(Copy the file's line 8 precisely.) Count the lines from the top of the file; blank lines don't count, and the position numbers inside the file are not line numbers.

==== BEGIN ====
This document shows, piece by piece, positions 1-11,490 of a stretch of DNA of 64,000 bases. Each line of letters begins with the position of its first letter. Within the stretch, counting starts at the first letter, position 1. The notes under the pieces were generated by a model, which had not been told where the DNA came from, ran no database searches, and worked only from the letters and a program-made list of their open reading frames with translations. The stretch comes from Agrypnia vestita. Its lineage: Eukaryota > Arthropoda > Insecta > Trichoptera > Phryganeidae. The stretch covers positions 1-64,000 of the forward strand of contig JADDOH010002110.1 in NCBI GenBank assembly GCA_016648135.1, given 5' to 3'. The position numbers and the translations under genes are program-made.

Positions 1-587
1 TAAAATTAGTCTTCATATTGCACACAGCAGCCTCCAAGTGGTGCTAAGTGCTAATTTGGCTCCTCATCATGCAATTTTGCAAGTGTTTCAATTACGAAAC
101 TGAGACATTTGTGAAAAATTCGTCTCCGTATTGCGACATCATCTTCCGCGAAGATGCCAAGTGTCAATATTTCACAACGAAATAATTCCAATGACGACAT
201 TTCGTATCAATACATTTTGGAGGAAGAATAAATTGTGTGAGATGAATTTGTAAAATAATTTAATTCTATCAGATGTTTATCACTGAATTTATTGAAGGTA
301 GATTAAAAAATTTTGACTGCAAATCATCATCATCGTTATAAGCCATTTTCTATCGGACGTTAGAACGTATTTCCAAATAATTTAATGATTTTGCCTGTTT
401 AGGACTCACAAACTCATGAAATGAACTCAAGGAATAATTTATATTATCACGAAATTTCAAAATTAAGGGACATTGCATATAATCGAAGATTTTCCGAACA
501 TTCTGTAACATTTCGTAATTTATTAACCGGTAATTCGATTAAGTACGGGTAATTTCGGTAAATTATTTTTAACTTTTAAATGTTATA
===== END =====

501 TTCTGTAACATTTCGTAATTTATTAACCGGTAATTCGATTAAGTACGGGTAATTTCGGTAAATTATTTTTAACTTTTAAATGTTATA